Ali Abdolrezaei’s poetry shows that the contemporary art of Iran has been hugely influenced by the traumatic historic events of the last three decades and that these events have affected millions of Iranians in one way or another. Abdolrezaei is young and represents the aesthetics and voice of a new, multi-faceted generation of Iranians and their cultural chasm with the past in the face of a repressive political regime. Abdolrezaei gained reputation as a poet, speaking in the voice of his time, in the early 1990s and received wide critical attention. His poetry tackles difficult themes with a mastery of craft. Ali Abdolrezaei’s poems are translated into many languages such as English , French ,German , Spanish , Dutch ,Swedish ,Finnish ,Turkish, Portuguese ,Urdu , Croatian and Arabic.
Ali Abdolrezaei was born on 10 April 1969 in Northern Iran. He completed his primary and secondary education in his city of birth and after receiving his diploma in mathematics passed the nationwide university entrance exams. He graduated with a Masters degree in Mechanical Engineering from Tehran Technical and Engineering University.
He began his professional poetic career in 1986 and became one of the most serious and contentious poets of the new generation of Persian poetry. Abdolrezaei has had an undeniable effect on many Persian poets through of his poetry as well as his speeches and interviews. He is also one of the few poets who succeeded in expressing his unique poetic individuality. His 31 varied books of poetry –In Riskdom Where I lived, Shinema, So Sermon of Society, Improvisation, This Dear Cat, Paris in Renault, More Obscene than Literature, Hermaphrodite, A Gift in A Condom, You Name this Book, Only Iron Men Rust in the Rain, Terror, La Elaha Ella Love and Fackbook – endorse his poetic creativity and power. Nearly all well-known poets and critics of Persian poetry have written about Abdolrezaei’s work.
In September 2002 after his protest against heavy censorship of his latest books such as So Sermon of Society and Shinema, he was banned from teaching and public speaking. He left Iran and after staying a few months in Germany, followed by two years in France, he moved to London, where he has been living for the last 6 years.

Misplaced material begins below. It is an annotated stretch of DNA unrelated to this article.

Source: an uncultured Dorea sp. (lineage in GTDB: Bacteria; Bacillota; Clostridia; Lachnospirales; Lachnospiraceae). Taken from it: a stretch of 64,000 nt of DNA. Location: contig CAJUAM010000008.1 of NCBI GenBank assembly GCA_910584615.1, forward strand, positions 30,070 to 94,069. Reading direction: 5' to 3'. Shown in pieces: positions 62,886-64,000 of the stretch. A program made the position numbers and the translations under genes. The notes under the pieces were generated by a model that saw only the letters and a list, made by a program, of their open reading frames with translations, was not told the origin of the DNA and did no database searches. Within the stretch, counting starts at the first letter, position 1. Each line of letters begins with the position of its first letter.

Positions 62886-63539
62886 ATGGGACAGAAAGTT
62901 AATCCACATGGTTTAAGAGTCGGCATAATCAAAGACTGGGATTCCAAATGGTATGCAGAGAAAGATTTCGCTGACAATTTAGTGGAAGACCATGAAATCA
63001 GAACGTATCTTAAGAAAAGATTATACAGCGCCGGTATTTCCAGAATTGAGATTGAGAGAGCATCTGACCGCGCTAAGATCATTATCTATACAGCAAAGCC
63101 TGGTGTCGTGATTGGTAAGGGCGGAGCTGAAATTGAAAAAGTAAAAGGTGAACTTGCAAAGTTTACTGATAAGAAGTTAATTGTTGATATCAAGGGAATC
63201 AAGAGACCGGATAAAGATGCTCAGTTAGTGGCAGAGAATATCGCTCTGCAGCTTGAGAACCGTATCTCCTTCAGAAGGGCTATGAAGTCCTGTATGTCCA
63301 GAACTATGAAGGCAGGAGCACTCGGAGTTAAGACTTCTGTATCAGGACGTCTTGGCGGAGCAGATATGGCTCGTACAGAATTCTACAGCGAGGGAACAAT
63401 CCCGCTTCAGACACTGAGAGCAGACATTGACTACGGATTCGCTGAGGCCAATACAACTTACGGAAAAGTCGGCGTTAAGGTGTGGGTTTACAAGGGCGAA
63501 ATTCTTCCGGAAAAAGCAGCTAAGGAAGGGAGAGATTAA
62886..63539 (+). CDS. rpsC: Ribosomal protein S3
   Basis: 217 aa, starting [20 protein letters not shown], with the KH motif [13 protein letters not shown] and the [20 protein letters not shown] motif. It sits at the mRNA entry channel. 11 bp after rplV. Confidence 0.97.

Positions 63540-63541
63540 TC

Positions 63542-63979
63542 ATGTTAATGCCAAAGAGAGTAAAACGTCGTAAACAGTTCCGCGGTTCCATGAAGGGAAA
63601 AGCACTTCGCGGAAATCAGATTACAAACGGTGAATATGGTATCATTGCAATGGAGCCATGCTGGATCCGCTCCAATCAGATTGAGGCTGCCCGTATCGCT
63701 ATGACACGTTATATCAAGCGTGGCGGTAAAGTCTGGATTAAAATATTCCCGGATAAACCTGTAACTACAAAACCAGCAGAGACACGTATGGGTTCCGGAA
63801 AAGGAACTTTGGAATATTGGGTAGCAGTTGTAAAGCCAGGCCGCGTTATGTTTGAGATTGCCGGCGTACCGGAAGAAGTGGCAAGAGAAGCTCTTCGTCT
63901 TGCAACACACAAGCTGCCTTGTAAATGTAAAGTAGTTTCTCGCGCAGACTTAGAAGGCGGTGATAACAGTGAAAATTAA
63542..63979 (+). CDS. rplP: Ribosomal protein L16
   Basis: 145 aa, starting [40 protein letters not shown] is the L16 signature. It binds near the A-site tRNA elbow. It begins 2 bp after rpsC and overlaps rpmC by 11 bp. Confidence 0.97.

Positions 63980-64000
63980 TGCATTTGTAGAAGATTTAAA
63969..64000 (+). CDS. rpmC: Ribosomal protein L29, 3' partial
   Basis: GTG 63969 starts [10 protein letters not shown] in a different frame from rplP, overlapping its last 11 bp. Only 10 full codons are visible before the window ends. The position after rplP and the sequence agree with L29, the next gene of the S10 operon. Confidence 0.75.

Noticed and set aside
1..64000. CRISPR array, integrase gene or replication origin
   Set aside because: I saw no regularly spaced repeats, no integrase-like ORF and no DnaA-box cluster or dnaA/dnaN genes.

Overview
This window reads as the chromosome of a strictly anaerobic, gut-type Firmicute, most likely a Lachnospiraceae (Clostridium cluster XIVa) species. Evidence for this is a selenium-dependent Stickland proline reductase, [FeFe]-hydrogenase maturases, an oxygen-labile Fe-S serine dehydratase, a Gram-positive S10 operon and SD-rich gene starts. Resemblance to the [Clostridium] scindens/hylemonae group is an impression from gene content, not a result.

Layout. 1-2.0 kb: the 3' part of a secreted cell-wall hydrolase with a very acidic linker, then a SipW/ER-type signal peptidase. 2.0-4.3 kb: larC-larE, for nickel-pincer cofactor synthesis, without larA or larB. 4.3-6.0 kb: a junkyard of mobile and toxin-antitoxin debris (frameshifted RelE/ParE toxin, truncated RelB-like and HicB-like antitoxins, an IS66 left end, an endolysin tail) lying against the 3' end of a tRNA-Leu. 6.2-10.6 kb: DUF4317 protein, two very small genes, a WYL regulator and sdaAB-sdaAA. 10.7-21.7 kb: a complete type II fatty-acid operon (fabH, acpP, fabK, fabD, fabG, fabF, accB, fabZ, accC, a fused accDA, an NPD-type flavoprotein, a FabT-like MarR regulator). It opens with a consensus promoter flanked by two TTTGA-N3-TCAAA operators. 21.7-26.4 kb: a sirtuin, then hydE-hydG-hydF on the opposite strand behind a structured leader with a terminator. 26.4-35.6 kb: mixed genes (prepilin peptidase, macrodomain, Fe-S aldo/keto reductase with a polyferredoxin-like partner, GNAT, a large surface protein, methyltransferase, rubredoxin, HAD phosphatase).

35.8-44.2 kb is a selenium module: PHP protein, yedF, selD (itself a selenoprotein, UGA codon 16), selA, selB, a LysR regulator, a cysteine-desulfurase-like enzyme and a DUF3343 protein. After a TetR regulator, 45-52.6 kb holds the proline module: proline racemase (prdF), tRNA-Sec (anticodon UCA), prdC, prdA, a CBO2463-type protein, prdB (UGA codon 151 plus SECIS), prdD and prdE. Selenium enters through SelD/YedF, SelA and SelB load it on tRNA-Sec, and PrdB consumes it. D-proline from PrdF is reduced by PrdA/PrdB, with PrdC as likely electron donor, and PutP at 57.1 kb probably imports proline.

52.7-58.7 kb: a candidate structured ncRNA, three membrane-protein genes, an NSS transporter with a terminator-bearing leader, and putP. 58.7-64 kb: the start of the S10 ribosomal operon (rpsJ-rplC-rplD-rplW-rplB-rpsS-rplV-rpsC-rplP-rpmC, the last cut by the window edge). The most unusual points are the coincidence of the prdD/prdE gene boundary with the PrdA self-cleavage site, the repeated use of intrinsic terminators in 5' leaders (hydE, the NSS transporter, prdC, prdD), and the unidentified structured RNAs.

Abol Froushan left the Shah’s Iran to live and study in London in 1975. In 1979, he received his BSc in mechanical engineering from Imperial College, University of London. In 1983, the sudden death of a seven-year-old relative in a car accident set Froushan off on an uncharted path of writing poetry. In the meantime, at Imperial College, Abol completed his Masters in social and economic studies and his PhD in fluid dynamics (which was awarded the same day Abol was granted UK Ordinary Residence). His British passport was issued on Valentine’s Day in 1990. On it, “Place of Birth: Tehran, 10/10/1957”.
Since its eventful beginning in 1983, Froushan’s career in literature and performance has encompassed poetry, video, audio recordings and literary criticism, and has run alongside his career in high-tech industries, from nuclear engineering to information architecture for banking and insurance industries. His work since 1986 has taken him to numerous places, including London, Manchester, Bristol, Connecticut and Toronto. Since 2006, Abol has built artistic collaborations with the well known Iranian poet Ali Abdolrezaei. Together with Parham Shahrjerdi and Mansor Pooyan, they formed London Skool, a band of multilingual poets and critics whose aim is to create poetry and texts through a hybridisation of languages, genres and lifestyles, challenging accepted norms, shaking up literary standards and proposing new directions for exile and post-exile literature.
Abol Froushan has published two selections of his own poetry: A Language Against Language (in English) (Exiled Writers Ink, 2008) and the bilingual volume, I need your desert for my sneeze (in Persian & English) (PoetryPub, 2009). He has also been published in the anthology Silver Throat of the Moon (ed. J. Langer; Five Leaves, 2005) and the Exiled Ink magazine, as well as in multimedia web-based publications including www.photoinsight.org.uk and Poetrymag. His English translations of Ali Abdolrezaei are In Riskdom where I lived (Exiled Writers Ink, 2008) and the forthcoming Sixology (PoetryPub, 2010). He has also translated Parham Shahrjerdi’s Risk of Poetry.
He has publicly performed his poetry in select London venues such as the Queen Elizabeth Hall, the National Portrait Gallery, the Poetry Café, New End Theatre, Arcola Theatre, the Waterman Centre, Scala Theatre and Riverside Studios.